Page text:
Isinbayeva under fire for comment on anti-gay law
Yet another scandal erupted around one of the most decorated athletes in the world, Yelena Isinbayeva.
Media from around the world quoted the words of the president of the International Olympic Committee, Jacques Rogge, who said that the IOC will soon consider if the Russian athlete is worthy to be an ambassador to the 2014 Youth Olympic Games in China. This announcement came after Isinbayeva made a statement supporting the law banning the promotion of gay relationships to minors.
In mid-August, during the World Athletics Championships in Moscow, Isinbayeva, responding in English to questions from reporters, expressed her opposition to the boycott of the Olympic Games in Sochi because of the law that was passed in Russia prohibiting the promotion of non-traditional relationships to minors.
"I do not support the boycott. I am opposed to this controversy and against what is happening. If politicians or any other people who have no relationship to sports want to use us in this boycott, I'm against it," said Isinbayeva.
In addition, the pole-vault star supported the idea of the controversial law, urging the international community to respect the practices and values in other countries. "We are against promoting such relationships, but we do not mind what choice a person makes or with whom he builds a relationship. When we Russians go to other countries, we respect the local laws," said Isinbayeva.
After the press conference, some of the world's media accused Isinbayeva of discriminating against gay athletes. However, the day after the widely publicized quote, the athlete claimed that she had been misunderstood.
"English is not my native language, so I was not understood properly. What I wanted to say was that people should respect the laws of other countries—especially when they are guests. I respect the views of other athletes. I strongly oppose any discrimination against homosexuals because of their sexual orientation: It is contrary to the Olympic Charter," the world champion said.
However, the statement of the famous athlete did not go unnoticed by the International Olympic Committee. On the eve of the 125th IOC session in Buenos Aires, where the host city will be chosen for the 2020 Summer Olympic Games, IOC President Jacques Rogge made it clear that Isinbayeva's statement on the law banning gay promotion will be taken seriously and may result in certain sanctions.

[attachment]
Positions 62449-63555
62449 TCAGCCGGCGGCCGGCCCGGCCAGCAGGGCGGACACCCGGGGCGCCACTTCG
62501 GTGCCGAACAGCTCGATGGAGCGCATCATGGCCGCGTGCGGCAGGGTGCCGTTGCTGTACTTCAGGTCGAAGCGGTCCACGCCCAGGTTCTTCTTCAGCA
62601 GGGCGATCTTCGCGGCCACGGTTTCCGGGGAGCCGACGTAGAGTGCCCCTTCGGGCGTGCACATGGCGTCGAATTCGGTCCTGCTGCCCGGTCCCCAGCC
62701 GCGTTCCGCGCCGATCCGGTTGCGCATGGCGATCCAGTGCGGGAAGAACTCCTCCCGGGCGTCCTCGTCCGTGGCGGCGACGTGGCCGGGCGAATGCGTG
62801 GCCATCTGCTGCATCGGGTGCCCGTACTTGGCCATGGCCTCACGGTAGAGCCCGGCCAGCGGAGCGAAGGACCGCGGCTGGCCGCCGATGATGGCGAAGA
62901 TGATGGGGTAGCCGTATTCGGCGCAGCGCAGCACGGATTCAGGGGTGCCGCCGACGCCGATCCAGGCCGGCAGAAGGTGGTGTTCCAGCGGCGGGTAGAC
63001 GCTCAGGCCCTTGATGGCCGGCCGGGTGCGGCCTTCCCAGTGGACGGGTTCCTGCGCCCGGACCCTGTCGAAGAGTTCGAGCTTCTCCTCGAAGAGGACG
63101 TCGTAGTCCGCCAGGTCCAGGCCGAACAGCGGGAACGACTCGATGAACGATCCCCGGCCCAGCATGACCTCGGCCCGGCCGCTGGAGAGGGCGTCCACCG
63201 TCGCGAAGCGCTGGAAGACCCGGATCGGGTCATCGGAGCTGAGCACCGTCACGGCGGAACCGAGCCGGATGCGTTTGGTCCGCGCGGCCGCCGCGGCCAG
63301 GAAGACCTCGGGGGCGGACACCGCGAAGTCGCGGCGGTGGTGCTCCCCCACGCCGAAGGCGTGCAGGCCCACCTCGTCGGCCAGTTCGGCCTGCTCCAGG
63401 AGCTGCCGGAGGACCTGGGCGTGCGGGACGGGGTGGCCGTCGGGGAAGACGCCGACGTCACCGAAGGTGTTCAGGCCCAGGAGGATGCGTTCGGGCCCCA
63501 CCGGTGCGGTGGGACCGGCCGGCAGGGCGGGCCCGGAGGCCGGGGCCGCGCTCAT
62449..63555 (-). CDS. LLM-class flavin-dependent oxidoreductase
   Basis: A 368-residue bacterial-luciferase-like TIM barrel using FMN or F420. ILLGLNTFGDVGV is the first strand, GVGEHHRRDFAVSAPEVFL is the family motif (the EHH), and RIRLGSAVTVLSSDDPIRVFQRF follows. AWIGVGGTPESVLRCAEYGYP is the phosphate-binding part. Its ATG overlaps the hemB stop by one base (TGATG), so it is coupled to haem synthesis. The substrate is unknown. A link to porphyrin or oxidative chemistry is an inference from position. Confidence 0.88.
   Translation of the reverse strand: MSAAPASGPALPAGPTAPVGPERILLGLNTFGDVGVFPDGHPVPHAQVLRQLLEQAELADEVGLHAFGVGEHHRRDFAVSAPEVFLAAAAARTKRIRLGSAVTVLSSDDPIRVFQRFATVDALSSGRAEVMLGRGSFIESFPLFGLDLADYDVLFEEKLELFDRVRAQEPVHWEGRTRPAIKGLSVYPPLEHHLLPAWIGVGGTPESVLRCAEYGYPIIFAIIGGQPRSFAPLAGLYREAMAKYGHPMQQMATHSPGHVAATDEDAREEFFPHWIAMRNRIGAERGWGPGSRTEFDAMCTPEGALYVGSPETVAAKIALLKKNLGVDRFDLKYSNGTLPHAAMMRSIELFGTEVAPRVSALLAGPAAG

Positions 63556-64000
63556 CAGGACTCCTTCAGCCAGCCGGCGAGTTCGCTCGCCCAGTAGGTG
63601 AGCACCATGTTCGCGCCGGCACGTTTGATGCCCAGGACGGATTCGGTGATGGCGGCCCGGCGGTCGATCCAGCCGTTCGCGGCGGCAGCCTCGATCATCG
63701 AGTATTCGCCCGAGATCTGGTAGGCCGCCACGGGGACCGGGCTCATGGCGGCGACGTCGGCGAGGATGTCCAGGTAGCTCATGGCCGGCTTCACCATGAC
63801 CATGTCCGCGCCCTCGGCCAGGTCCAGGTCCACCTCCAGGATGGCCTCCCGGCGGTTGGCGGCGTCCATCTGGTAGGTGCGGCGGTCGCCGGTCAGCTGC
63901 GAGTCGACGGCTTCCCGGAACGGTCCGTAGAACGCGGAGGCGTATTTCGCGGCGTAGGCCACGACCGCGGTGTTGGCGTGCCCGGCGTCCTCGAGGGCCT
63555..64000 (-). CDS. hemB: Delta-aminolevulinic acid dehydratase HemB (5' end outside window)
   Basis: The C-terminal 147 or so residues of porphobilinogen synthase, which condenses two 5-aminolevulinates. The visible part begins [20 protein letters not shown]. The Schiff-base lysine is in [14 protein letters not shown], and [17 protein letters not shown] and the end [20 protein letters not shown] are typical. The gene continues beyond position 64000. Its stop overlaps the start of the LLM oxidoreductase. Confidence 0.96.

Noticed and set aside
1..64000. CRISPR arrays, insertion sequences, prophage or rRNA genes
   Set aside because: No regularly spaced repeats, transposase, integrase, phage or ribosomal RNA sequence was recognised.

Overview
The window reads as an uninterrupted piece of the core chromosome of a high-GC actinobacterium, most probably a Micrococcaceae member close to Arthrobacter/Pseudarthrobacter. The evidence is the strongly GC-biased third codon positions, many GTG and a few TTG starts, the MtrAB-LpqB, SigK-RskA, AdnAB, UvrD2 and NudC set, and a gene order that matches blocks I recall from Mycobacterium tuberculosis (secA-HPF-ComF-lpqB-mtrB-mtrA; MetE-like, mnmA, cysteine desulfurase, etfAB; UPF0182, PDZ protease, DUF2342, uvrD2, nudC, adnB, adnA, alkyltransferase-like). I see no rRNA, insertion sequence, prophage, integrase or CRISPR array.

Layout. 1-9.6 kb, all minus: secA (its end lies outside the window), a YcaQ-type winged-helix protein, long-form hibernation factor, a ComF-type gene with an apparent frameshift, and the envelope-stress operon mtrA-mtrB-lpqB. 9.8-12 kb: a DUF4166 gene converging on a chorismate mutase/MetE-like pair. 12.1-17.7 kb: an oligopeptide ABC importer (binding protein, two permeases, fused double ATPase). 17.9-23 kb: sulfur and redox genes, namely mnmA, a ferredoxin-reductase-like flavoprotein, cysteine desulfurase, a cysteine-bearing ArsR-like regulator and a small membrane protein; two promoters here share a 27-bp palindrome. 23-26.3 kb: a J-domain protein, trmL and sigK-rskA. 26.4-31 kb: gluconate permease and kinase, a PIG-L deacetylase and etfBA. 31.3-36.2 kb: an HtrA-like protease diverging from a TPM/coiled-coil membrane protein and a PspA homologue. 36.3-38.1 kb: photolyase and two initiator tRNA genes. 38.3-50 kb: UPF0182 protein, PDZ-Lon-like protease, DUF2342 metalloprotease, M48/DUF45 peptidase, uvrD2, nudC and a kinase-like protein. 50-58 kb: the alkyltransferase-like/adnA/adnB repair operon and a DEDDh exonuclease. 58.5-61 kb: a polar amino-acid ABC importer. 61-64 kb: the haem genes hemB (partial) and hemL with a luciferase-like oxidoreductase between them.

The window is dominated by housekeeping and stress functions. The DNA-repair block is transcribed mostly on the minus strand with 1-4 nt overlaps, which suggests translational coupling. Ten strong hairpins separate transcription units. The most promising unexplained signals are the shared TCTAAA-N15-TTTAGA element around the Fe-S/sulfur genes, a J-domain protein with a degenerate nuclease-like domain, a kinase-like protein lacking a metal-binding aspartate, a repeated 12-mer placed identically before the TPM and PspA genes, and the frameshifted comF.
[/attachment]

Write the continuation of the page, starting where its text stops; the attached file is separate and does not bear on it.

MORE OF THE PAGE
"We will consider this issue in the near future," Rogge said in response to journalists' questions about whether or not it was necessary to strip Isinbayeva of her ambassador status after her speech.
Isinbayeva's coach, Yevgeny Trofimov, does not see any reason to punish the athlete. "In my opinion, all this talk is no more than political PR," Trofimov told Izvestia.
"Jacques Rogge received a notice from those who initiated this scandal, and [he] must turn it over to the IOC for discussion. It's standard procedure. But our opponents decided to play dirty and create another scandal for a famous athlete. Yelena Isinbayeva set 28 world records, was named the best athlete in the world three times, was the first women to overcome the five-meter mark in the pole vault—and yet some journalists associate her name only with the scandal involving a law banning gay propaganda. It has really upset us all."
In June 2013, the Russian State Duma adopted a law that bans "promoting non-traditional sexual relationships" to minors. The new law was met with disapproval in the West, causing some to call for a boycott of the upcoming Winter Olympic Games in Sochi, which will be held on February 7–23, 2014.